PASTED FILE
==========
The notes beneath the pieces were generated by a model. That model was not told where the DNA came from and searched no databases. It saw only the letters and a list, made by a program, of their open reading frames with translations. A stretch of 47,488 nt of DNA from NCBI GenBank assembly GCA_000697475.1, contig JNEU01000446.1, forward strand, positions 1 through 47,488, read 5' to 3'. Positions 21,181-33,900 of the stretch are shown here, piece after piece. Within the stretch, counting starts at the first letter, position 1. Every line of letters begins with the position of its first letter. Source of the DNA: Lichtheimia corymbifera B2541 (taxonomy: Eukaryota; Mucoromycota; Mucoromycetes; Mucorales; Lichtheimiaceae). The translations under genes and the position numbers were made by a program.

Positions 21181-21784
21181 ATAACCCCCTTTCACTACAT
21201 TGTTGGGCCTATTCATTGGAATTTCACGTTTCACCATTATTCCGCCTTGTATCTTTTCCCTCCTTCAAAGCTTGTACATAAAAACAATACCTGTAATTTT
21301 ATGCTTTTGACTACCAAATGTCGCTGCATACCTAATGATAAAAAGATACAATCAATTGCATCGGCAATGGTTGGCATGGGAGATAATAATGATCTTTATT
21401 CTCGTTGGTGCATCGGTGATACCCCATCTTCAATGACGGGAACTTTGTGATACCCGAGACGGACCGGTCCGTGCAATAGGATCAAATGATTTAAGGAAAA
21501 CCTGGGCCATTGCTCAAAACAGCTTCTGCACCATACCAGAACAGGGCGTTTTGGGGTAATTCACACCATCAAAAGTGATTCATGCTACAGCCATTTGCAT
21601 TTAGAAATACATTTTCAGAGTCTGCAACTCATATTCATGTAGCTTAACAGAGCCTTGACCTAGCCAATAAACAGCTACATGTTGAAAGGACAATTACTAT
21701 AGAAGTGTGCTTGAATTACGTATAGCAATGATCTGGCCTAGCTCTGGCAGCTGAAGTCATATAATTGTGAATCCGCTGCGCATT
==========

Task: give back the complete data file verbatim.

The notes beneath the pieces were generated by a model. That model was not told where the DNA came from and searched no databases. It saw only the letters and a list, made by a program, of their open reading frames with translations. A stretch of 47,488 nt of DNA from NCBI GenBank assembly GCA_000697475.1, contig JNEU01000446.1, forward strand, positions 1 through 47,488, read 5' to 3'. Positions 21,181-33,900 of the stretch are shown here, piece after piece. Within the stretch, counting starts at the first letter, position 1. Every line of letters begins with the position of its first letter. Source of the DNA: Lichtheimia corymbifera B2541 (taxonomy: Eukaryota; Mucoromycota; Mucoromycetes; Mucorales; Lichtheimiaceae). The translations under genes and the position numbers were made by a program.

Positions 21181-21784
21181 ATAACCCCCTTTCACTACAT
21201 TGTTGGGCCTATTCATTGGAATTTCACGTTTCACCATTATTCCGCCTTGTATCTTTTCCCTCCTTCAAAGCTTGTACATAAAAACAATACCTGTAATTTT
21301 ATGCTTTTGACTACCAAATGTCGCTGCATACCTAATGATAAAAAGATACAATCAATTGCATCGGCAATGGTTGGCATGGGAGATAATAATGATCTTTATT
21401 CTCGTTGGTGCATCGGTGATACCCCATCTTCAATGACGGGAACTTTGTGATACCCGAGACGGACCGGTCCGTGCAATAGGATCAAATGATTTAAGGAAAA
21501 CCTGGGCCATTGCTCAAAACAGCTTCTGCACCATACCAGAACAGGGCGTTTTGGGGTAATTCACACCATCAAAAGTGATTCATGCTACAGCCATTTGCAT
21601 TTAGAAATACATTTTCAGAGTCTGCAACTCATATTCATGTAGCTTAACAGAGCCTTGACCTAGCCAATAAACAGCTACATGTTGAAAGGACAATTACTAT
21701 AGAAGTGTGCTTGAATTACGTATAGCAATGATCTGGCCTAGCTCTGGCAGCTGAAGTCATATAATTGTGAATCCGCTGCGCATT